2010 March Madness: Why the Field Should Not Be Expanded To 96

Jake KarmelCorrespondent IIMarch 15, 2010

DETROIT - APRIL 06:  Mike Copeland #40 of the North Carolina Tar Heels celebrates with his teammates after defeating the Michigan State Spartans 89-72 during the 2009 NCAA Division I Men's Basketball National Championship game at Ford Field on April 6, 2009 in Detroit, Michigan.  (Photo by Gregory Shamus/Getty Images)
Gregory Shamus/Getty Images

One year ago this April, the team in the picture won a national championship.

One year later, they're absent from the tournament.

Usual tournament perennials such as Arizona, UCLA, Illinois, North Carolina, and UConn are all absent from the 2010 tournament.

And people want to expand the already very big tournament to 96. Please save your breath. Here's why I'm against expansion.



The quality of games would fall greatly. Already the first seed against the 16-seed is a joke. Why make it a bigger joke?

Also, teams who don't deserve to be in the tournament would make it. Why have a struggling North Carolina team who can not even beat College of Charleston, Virginia, Virginia Tech, or Boston College in the field of 65? They would not even compete against Murray State.



The tournament is long enough. People's interests are held just long enough as is for the two week tournament.

Expanding the field to 96 would mean making the tournament twice as long. Make the tournament longer makes this sporting event run into baseball season, NBA, and NHL playoffs.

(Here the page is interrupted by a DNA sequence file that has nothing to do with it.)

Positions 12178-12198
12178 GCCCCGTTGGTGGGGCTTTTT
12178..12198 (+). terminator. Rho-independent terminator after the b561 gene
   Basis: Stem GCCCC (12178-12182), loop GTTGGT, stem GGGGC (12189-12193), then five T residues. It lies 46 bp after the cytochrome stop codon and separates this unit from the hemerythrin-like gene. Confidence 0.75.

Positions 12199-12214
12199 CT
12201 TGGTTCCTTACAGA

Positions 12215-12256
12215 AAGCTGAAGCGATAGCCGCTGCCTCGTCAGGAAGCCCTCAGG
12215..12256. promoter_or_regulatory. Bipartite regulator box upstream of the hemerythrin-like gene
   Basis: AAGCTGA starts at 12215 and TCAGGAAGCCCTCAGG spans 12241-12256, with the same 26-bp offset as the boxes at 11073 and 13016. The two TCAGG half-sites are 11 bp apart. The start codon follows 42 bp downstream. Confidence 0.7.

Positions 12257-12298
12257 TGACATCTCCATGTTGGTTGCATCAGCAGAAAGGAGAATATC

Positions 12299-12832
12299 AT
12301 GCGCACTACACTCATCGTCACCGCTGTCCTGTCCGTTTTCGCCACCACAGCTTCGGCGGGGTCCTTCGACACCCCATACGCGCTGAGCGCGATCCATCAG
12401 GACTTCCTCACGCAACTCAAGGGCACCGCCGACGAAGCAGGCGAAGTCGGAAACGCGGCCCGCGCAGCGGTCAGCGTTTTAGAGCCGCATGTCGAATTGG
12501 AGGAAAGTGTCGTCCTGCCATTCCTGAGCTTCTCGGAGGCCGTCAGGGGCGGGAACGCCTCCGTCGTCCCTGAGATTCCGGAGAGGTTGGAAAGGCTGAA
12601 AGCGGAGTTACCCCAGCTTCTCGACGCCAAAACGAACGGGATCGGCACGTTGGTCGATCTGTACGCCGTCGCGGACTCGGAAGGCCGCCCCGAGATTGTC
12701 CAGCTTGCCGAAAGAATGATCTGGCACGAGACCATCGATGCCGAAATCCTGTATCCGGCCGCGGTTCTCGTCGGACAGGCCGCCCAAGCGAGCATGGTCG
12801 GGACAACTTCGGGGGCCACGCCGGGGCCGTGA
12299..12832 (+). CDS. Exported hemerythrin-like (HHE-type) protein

There is no need for the length of this already long tournament to be longer.



Making the field 96 would take away from the irony factor that makes this tournament great in the first place. Instead of seeing Purdue go up against Siena, we may see Virginia Tech be put in Siena's place. Virginia Tech could possibly beat Purdue even on a good Purdue day. Siena, more than likely not.

Making the field 96 gets rid of the very thing that makes this an awesome tournament. It cuts into the upset factor. We don't want that now, right?



The field is already big enough. It is filled with teams who deserve, at least in the committee's eyes, to be in the tournament. For the most part, I agree. Why fix something that isn't broken?



Dear NCAA Tournament Committee:

DO NOT EXPAND! The NCAA isn't broken and there is no need for fixing. People love this tournament how it is and their is no reason for change.